The conferment rite was exclusive to Pacquiao. That he arrived very late for it doesn’t befit a man SWU looks up to as one who has “captured excellence and exemplary performance in what he does.” Pacquiao could have been advised to come on time and give importance to the event. He could have arranged for a morning flight.

The humanitarianism he showed for the victims of typhoon Frank in July 2008 earned him the honorary doctorate in humanities, SWU president Eldigardio Gonzales said. SWU originally wanted to confer on him a doctorate in human kinetics for espousing the value of physical fitness but the Commission on Education (Ched) wouldn’t allow it.

Just as well because Pacquiao would have called himself  “doctors of human kinestetics.”

So in his speech, prepared and brief, he said with a note of nervousness in his voice, “You cannot measure how smart a person is by how many books he reads. You can measure how smart a person is through his good nature, his love for the country, his love for his family and most importantly, his faith in God.”

For that, Dr. Manny Pacquiao heard a thunder of applause from SWU students, faculty and officers he had kept waiting for almost three hours.

(Many thanks to Beth B.)

11
Dec
08

In some parts of Loon

In parts of Loon, a town in Bohol, there is a different way of playing chess and basketball. The rules of the sports are the same but the skills required to play them are somewhat unorthodox.

Take chess. Ordinarily, you sit across your opponent and use your arms and fingers to move the pieces.

But in Cabilao Island, a prime diving destination in Loon, you need to use your entire body to play chess. The wooden chess pieces are huge and conclusively heavy. You lift a pawn with both hands. You straddle the horse to move it. You bend and lift or you bend and push. It’s like moving furniture.

cabilao-1The chess set in Polaris Resort, Cabilao Island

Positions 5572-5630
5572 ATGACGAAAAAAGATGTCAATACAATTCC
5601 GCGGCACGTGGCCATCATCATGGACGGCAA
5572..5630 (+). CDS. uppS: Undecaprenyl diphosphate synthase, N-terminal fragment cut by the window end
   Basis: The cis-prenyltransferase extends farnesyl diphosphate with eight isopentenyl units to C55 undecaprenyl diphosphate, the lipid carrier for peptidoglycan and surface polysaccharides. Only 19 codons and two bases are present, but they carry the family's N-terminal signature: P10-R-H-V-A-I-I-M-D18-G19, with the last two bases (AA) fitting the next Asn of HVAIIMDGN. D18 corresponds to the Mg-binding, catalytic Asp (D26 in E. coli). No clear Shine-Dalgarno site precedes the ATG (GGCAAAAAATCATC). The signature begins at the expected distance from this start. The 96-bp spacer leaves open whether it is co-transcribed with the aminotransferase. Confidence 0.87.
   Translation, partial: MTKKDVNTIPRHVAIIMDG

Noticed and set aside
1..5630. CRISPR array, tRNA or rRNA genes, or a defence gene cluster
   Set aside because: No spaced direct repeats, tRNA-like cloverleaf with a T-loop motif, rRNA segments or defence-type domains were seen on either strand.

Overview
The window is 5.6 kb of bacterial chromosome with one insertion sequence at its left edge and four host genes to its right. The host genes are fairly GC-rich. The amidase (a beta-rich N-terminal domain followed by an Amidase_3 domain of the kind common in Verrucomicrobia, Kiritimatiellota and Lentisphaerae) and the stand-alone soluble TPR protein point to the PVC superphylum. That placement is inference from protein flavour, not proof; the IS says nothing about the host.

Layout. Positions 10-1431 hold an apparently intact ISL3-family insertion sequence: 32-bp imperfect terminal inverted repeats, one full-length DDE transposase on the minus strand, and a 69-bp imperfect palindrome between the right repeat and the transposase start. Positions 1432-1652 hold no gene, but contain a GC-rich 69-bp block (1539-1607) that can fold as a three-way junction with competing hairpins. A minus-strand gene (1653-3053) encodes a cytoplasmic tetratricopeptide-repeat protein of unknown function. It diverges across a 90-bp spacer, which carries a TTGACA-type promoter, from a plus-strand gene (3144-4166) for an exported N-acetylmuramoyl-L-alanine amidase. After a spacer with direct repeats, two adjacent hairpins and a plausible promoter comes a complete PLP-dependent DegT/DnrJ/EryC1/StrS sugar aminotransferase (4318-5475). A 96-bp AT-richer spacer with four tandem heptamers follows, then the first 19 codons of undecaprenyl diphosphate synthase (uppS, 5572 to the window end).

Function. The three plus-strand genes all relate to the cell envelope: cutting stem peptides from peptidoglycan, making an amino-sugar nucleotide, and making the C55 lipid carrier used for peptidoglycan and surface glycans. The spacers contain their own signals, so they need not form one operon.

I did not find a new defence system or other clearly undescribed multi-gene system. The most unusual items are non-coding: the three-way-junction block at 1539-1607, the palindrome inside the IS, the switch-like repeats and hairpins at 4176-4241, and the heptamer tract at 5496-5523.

By the time you have made your third move, you have sweated a bucket. You pray your opponent is not a sore loser and hits you with the rook. If it’s any comfort, he can’t throw you the chessboard. The photo above explains why.

In Mocpoc Sur, playing basketball requires consideration of plants. For reasons that defy sports and landscaping logic, seedlings are being planted in the middle of the basketball court.

cabilao-3Hedged plants in the middle of a basketball court in Mocpoc Sur

The basketball rings have not been removed, giving the impression that it remains a basketball court.

In remote barrios like Mocpoc Sur, there is no open space more ubiquitous than a basketball court. During the barrio fiesta, the basketball court is converted into a dance court.

The plants are hedged in the middle of the basketball court in Mocpoc Sur. The players will need to upgrade their dribbling and passing skills to include plant evasion. It will be a skill specific to the basketbolistas of Mocpoc Sur. Kobe will die of envy.

Because in parts of Loon, time is enjoyed by doing nothing and anything. I love Loon. I really do.

(Photos by Friar Tuck)

06
Nov
08

Post script on Jayson Werth

BBA-WORLD-SERIES-The mitt of the matter (Photo from AFP)

A father holds sentimental thoughts about his son and contemplates a future for him that brings with it his father’s past.

Whatever hopes Jayson Werth has for his son most likely include a spot in the baseball field in the major league.

Werth comes from a long line of baseball players. His grandfather and an uncle had played in MLB, and his dad in the minor league. His stepfather had also played with the NY Yankees. At one point in their baseball careers, Werth, his grandfather and his uncle had played for the LA Dodgers.

For Jayson Werth and his son, there will be more runs batted in, assuming, of course, his son won’t turn to wrestling. In that case, there will be smackdowns instead of homeruns.

BBA-WORLD-SERIES-Perfect! (Photo from AFP)